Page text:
Thursday, February 16, 2012

In Defense of the Tau Empire

Tau are not very popular.  Let’s be honest.  What happens is a player gets whooped REAL BAD by a Tau player who knows what she’s doing and thinks “Damn…  It’s a cool looking army and it whooped me”

The manic list builders of the world then begin their quest to create the Tau List of Doom.  My experience is, they always turn their eyes to a Hammerhead list first (and learn the hard way)

Here’s the problem:  Tau take time to learn.  They are NOT just a variant of another army.  They are very far removed from other armies in so many ways that the lessons of yesteryear do you SO LITTLE GOOD when thinking about Tau.  Thus a person will spend umpteen million hours painting the sleek lines of the Tau Battlesuits and tanks, using special paints to make them look like Cylons or whatever.  Then they take them out…and get crushed mercilessly…  maybe a few times.  Maybe ten times.  And that’s it.  They sell their army.  I can find a Tau army on EBAY and a dozen other places with little difficulty and at a decent price to boot.

Perhaps it is fortunate that Tau were my first army, forcing me to learn to fight their way and not allowing me the luxury/curse of trying to fit other army tactica into Tau theorem.  I am a true Tau player, who plays other armies, instead of a Space Marine player who also plays Tau.  I learned to play Tau the TAU way.  And so I am, I think, qualified to talk on the subject.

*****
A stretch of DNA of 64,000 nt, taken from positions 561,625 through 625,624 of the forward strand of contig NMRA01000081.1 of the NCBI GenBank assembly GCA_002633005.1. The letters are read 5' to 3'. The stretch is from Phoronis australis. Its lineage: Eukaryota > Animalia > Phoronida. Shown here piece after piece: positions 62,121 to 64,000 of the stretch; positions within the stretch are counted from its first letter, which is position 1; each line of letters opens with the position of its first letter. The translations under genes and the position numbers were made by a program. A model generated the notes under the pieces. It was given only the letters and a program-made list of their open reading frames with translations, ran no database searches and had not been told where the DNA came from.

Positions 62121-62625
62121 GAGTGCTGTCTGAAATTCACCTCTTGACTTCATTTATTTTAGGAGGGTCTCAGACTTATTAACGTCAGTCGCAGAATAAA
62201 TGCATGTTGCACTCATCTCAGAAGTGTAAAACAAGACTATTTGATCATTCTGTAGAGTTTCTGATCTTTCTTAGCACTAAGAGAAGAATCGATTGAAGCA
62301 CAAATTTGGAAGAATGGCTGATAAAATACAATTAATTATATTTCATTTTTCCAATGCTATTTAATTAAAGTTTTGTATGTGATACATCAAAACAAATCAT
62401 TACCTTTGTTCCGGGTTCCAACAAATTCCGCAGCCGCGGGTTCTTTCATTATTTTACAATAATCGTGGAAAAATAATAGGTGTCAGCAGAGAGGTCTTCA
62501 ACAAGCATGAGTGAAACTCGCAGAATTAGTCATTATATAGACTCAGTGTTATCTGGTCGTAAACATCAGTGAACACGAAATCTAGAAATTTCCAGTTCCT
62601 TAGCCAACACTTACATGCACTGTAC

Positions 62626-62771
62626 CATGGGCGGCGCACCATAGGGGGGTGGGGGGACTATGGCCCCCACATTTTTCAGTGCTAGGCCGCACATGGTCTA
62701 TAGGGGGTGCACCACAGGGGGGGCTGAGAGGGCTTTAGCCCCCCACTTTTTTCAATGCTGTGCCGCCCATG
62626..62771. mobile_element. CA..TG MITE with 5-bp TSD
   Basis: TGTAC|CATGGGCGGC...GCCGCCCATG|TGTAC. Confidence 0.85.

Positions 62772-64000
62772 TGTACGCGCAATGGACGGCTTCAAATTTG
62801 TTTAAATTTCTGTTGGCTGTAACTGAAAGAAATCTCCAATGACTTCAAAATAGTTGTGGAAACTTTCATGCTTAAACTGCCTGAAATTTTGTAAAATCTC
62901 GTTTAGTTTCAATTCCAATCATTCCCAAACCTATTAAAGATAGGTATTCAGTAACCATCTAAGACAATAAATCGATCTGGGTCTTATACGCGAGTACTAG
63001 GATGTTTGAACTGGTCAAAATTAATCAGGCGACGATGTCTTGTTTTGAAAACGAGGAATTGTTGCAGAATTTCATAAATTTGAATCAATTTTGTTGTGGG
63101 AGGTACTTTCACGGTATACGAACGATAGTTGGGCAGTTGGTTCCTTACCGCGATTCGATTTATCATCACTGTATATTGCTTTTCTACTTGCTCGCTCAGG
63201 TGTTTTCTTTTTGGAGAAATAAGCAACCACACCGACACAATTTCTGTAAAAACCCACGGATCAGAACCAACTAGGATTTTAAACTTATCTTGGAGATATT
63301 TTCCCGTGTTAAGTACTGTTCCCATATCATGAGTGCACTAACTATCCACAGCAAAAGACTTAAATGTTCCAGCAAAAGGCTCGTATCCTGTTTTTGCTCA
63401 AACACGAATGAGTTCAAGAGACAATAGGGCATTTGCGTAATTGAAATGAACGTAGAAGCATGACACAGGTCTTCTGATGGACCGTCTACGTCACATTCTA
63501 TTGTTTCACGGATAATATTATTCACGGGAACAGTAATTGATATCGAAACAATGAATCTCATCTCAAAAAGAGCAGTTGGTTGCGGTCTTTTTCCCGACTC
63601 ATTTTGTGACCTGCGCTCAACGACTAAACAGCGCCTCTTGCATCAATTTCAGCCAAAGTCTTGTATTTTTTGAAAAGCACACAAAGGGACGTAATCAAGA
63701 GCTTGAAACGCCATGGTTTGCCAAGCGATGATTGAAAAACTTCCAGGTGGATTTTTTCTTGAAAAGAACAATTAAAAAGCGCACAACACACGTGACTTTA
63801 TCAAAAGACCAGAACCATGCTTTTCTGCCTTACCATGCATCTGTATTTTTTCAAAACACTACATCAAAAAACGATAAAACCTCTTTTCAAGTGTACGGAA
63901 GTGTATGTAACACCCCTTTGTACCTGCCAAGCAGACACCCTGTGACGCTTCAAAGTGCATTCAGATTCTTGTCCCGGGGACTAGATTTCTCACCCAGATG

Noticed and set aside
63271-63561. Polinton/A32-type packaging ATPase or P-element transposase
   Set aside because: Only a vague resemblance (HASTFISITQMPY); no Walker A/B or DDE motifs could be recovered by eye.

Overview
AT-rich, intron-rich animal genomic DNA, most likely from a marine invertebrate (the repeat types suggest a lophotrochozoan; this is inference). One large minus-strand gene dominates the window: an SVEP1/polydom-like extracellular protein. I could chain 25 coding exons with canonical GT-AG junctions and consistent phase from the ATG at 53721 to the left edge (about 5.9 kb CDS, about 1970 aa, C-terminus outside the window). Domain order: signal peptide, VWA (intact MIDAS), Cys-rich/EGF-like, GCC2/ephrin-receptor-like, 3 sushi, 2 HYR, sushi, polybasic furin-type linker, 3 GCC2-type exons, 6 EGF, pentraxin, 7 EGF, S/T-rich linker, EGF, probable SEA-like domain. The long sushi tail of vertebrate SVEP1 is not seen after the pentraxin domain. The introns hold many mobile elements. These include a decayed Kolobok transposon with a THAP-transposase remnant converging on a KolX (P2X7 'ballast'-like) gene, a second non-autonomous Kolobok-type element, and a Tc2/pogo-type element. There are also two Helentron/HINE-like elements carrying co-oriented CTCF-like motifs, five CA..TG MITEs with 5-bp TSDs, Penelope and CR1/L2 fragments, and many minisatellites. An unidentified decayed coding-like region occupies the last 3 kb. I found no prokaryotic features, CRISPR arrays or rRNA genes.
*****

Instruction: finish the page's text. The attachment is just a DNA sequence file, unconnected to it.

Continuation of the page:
Fallacies of Tau:

 “You may as well pick them up off the table when they get in melee” is said in a way that suggests the people saying it see it as a major point of weakness.

However, when you read the fluff and the way they play, you see that this is a strength.  Tau do not hold ground and the idea of that in warfare is foreign to them.  “Hamburger Hill” is the dumbest movie a Tau ever saw.  They are a “bend, don’t break” army. 

What the heck does that mean?  Well it means that when a Tau soldier loses his life it is for the Greater Good.  In game terms, smart players recognize that if their unit is charged, and killed, then that leaves the enemy out in the open.  The enemy killed 60 points, and then shot for 300!  They traded KP’s and the enemy did not get the better end of the deal.  Tau are the ultimate MSU army, really.  STR 5 is the norm in that army and STR 5 HURTS when it’s accurate.  Enemies wouldn’t mind STR 5 if they could manage to stay in their transports long enough, but the Tau rarely allow that either, blowing them out with regularity and conviction.